Responses are due before midnight tonight, Replies tomorrow, and there will be oral argument on Friday.
Heath, the attorney who has offered his thoughts and insights on this case to several of the judges/justices previously (and attaches them to this brief), makes his arguments as to why the judge should proceed on Count 3 - and that he has already seen enough evidence to set aside the November 2022 election results.
UPDATE, 5/9, 3pm, "NEW: "It is time for finality"; Secretary of State Asks Court To Dismiss Last Count Standing In Kari Lake Election Contest (READ Motion)":
Saying "it is time for finality", Arizona Secretary of State Adrian Fontes today urged the judge to -again - dismiss the last count standing in Kari Lake's Election Contest lawsuit.
Fontes's attorneys filed the "Supplemental Memorandum" today, and the other parties to the case are also expected to file motions (or, supplements) by midnight tonight. This first one is published below.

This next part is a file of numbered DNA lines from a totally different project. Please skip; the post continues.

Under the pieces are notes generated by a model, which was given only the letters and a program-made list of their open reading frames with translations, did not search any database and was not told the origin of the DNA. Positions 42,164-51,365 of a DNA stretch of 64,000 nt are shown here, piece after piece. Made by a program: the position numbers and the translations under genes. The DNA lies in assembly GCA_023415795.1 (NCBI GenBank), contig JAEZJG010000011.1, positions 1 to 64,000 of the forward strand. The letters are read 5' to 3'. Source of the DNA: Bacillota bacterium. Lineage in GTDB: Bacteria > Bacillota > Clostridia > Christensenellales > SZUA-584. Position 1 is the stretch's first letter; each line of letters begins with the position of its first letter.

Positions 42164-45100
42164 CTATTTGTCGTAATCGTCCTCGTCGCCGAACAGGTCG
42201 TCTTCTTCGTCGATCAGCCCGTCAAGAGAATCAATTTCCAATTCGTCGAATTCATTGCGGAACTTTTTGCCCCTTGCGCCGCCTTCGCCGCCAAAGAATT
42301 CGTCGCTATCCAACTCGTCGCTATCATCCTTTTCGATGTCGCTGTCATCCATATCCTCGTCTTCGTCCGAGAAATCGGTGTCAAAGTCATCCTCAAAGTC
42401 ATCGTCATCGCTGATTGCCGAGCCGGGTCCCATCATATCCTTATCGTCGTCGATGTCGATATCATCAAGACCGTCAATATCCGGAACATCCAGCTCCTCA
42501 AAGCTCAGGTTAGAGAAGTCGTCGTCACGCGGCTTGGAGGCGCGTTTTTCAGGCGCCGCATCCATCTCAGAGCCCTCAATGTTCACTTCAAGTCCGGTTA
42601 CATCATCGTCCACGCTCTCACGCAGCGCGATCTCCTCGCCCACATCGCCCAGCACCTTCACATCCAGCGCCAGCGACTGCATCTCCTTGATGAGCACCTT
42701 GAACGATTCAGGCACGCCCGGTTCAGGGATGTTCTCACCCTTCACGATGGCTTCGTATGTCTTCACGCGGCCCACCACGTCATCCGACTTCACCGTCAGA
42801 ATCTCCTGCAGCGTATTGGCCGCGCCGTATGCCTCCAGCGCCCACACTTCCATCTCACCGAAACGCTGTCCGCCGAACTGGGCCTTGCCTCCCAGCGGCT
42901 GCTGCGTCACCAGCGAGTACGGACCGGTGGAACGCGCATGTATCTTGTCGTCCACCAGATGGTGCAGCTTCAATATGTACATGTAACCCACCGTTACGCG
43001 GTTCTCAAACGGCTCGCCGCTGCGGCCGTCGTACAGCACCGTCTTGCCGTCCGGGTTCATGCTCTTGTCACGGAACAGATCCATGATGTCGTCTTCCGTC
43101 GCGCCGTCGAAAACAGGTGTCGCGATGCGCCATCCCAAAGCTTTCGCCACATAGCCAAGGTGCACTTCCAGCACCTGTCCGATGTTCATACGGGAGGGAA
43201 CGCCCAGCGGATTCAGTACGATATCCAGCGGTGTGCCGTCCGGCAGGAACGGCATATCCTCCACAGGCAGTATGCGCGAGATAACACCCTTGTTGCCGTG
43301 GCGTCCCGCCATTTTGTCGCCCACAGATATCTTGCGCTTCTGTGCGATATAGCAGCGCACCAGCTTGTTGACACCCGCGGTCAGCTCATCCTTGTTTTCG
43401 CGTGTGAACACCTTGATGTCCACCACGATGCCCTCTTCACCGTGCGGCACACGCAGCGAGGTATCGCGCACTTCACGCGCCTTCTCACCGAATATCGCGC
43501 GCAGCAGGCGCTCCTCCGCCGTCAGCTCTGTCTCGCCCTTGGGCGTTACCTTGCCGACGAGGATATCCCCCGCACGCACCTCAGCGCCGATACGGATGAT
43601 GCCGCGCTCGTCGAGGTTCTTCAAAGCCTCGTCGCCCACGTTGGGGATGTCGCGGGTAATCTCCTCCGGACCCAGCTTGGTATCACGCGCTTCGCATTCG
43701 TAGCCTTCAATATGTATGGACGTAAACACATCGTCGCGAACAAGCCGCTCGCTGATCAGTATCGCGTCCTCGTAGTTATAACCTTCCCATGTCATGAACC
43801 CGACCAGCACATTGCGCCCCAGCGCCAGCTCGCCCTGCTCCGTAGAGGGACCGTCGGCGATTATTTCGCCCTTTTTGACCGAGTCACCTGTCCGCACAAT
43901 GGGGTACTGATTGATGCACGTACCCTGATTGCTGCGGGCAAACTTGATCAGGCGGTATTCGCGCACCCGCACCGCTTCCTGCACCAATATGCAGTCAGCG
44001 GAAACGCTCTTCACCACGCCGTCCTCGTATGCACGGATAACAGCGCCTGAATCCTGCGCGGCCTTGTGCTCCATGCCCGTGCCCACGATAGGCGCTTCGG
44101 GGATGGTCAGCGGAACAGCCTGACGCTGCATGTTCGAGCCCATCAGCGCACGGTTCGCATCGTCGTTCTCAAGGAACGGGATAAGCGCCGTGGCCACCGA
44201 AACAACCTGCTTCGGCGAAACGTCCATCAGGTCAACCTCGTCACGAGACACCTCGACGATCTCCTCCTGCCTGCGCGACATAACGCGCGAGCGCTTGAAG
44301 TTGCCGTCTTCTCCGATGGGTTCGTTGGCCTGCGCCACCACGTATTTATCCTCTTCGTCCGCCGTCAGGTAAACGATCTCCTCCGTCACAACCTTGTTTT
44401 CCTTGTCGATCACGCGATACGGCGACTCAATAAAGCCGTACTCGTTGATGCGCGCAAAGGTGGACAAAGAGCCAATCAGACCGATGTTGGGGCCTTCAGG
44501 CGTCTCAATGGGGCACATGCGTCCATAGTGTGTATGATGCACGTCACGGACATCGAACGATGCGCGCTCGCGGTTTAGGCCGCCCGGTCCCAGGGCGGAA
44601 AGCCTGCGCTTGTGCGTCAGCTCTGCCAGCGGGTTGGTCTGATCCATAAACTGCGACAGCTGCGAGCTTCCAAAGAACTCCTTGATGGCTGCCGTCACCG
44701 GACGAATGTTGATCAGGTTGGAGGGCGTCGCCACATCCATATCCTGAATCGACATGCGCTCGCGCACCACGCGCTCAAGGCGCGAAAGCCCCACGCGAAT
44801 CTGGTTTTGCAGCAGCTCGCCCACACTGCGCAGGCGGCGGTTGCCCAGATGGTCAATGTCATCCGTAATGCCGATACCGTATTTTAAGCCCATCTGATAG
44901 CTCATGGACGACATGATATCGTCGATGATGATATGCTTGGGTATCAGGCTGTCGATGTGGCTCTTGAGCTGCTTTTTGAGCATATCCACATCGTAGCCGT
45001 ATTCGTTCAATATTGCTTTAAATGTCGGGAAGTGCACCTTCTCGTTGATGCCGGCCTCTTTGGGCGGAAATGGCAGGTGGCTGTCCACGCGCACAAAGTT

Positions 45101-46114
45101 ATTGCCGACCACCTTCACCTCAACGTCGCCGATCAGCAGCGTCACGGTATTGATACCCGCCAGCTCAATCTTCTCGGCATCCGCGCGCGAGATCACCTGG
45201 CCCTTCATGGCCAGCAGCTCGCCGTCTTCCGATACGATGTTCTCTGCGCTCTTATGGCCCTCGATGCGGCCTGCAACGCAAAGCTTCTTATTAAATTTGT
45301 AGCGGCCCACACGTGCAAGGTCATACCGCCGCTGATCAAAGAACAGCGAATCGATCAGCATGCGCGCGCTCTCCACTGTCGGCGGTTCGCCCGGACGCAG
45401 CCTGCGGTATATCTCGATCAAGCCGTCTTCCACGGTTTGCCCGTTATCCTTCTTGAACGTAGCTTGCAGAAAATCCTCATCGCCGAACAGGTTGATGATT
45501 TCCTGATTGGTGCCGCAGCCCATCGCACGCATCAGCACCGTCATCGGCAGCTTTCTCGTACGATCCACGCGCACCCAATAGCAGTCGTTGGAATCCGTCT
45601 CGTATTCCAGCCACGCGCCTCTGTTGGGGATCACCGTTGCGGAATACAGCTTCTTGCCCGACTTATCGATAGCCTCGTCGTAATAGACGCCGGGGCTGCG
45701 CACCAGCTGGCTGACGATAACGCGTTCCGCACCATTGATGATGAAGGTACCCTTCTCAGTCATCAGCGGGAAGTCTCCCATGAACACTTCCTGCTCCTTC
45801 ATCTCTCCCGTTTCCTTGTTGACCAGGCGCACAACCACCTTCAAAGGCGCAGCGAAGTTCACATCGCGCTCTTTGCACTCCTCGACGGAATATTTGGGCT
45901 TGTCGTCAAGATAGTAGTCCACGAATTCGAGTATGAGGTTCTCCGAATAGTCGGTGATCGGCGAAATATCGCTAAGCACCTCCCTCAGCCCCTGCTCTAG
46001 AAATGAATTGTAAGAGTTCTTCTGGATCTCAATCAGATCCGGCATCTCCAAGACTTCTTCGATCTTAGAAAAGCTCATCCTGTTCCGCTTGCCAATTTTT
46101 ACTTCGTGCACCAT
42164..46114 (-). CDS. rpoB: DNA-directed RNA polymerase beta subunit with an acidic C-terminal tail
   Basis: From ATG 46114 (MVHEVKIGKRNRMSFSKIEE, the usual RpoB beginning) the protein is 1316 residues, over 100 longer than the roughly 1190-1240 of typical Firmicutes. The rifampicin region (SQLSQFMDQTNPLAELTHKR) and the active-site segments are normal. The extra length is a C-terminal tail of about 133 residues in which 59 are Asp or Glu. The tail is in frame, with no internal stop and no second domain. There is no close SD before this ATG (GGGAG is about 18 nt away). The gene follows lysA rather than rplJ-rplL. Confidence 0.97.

The memorandum notes that Judge Peter Thompson must go back in time to when only the Election Contest Complaint had been filed, and determine whether those allegations state a provable claim to overturn November's election results. They do not, the memo states.
It goes on to argue that the Arizona Supreme Court's reversal and remand of the dismissal of Count 3 specifically did not order a trial on the signature verification count "seven months after the election". Further, the Complaint's allegations were too hazy and conclusory to survive the motion to dismiss and comparing the ballot envelopes to multiple signatures in the voter's record is appropriate as a matter of law.
Lake is expected to file motions to consolidate the case with a separate lawsuit to obtain the ballot envelopes, and a motion to reconsider the dismissal of Count 4 (dealing with logic and accuracy testing). The Supreme Court affirmed the dismissal of that count.
UPDATE, 5/9, 12:30pm, "NEW UNCERTAINTY: Judge Recuses Himself In Ballot Envelopes Lawsuit Tied To Kari Lake Election Contest (READ Minute Entry)": Kari Lake's attorneys are expected to file a motion today to combine her Election Contest with a public records lawsuit to obtain ballot envelopes. The judge in the latter case is now recusing himself, adding some (temporary) uncertainty into the proceedings.
Judge Michael Gordon was assigned to the We the People public records suit on April 28. The Minute Entry recusing himself - without a stated reason - was filed this morning. Civil Presiding Judge Danielle Viola will assign a new judge to the case.